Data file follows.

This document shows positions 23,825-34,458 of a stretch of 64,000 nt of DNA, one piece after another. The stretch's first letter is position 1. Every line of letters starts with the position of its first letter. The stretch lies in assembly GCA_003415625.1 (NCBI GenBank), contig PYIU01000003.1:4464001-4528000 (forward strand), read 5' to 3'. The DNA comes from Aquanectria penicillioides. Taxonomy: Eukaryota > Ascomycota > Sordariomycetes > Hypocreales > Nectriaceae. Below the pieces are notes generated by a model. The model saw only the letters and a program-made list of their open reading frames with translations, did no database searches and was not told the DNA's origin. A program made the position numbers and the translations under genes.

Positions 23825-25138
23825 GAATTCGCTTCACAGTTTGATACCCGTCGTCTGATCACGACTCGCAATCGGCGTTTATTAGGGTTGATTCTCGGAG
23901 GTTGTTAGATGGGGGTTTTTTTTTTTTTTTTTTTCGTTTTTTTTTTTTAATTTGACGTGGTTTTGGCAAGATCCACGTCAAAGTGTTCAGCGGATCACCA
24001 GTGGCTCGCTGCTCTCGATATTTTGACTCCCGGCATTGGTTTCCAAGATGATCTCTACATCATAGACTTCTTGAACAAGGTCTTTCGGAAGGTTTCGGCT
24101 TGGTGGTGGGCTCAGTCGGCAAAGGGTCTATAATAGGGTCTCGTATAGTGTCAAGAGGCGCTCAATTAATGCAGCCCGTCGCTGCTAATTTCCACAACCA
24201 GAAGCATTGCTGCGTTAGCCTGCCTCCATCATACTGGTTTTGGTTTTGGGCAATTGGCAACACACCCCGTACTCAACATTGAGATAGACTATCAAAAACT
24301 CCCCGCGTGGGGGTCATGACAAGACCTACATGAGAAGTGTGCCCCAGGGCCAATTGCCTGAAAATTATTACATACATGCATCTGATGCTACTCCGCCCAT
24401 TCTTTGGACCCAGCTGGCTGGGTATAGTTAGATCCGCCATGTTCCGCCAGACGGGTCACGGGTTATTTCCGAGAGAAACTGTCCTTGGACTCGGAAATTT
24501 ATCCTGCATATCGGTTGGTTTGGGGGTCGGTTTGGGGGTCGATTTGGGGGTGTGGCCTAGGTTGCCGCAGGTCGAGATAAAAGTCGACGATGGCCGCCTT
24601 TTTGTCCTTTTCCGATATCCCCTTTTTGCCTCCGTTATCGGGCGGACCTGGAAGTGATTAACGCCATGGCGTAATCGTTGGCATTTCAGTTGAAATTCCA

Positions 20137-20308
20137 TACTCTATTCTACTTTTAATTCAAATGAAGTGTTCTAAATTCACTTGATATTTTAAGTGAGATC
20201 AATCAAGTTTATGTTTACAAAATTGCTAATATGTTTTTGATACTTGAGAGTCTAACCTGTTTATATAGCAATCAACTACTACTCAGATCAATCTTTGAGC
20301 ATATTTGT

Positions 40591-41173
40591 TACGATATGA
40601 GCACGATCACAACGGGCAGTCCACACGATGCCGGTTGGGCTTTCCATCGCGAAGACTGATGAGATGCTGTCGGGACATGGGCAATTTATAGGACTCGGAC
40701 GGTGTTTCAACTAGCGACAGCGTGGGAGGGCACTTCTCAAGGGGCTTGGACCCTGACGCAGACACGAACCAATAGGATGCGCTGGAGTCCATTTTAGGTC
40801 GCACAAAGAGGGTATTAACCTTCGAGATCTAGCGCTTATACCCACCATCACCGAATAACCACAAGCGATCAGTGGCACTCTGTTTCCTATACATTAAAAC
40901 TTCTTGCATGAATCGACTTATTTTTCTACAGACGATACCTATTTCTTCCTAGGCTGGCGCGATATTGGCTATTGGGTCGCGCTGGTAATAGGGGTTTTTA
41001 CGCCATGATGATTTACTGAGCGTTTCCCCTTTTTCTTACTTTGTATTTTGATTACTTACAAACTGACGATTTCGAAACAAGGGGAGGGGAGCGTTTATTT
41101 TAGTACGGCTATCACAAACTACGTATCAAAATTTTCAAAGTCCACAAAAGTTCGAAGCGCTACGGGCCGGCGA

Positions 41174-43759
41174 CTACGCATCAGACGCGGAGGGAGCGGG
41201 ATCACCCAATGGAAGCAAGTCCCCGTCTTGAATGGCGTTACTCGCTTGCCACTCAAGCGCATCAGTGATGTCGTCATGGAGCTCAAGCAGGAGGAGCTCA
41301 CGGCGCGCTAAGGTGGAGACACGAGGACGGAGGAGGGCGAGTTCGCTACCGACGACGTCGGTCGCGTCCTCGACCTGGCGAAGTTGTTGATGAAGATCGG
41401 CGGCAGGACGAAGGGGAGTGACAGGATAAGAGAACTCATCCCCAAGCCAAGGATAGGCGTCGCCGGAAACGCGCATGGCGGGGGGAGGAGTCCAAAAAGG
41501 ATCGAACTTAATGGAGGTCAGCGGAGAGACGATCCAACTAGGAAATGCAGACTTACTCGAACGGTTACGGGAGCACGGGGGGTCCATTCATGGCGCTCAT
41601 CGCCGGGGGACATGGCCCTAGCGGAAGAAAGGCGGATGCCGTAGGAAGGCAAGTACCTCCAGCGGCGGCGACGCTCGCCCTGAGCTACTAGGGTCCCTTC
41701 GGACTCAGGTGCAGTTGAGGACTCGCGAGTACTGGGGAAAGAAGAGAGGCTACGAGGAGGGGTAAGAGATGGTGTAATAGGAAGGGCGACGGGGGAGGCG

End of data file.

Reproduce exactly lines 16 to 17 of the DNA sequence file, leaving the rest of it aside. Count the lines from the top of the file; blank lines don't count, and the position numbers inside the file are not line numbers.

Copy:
Positions 40591-41173
40591 TACGATATGA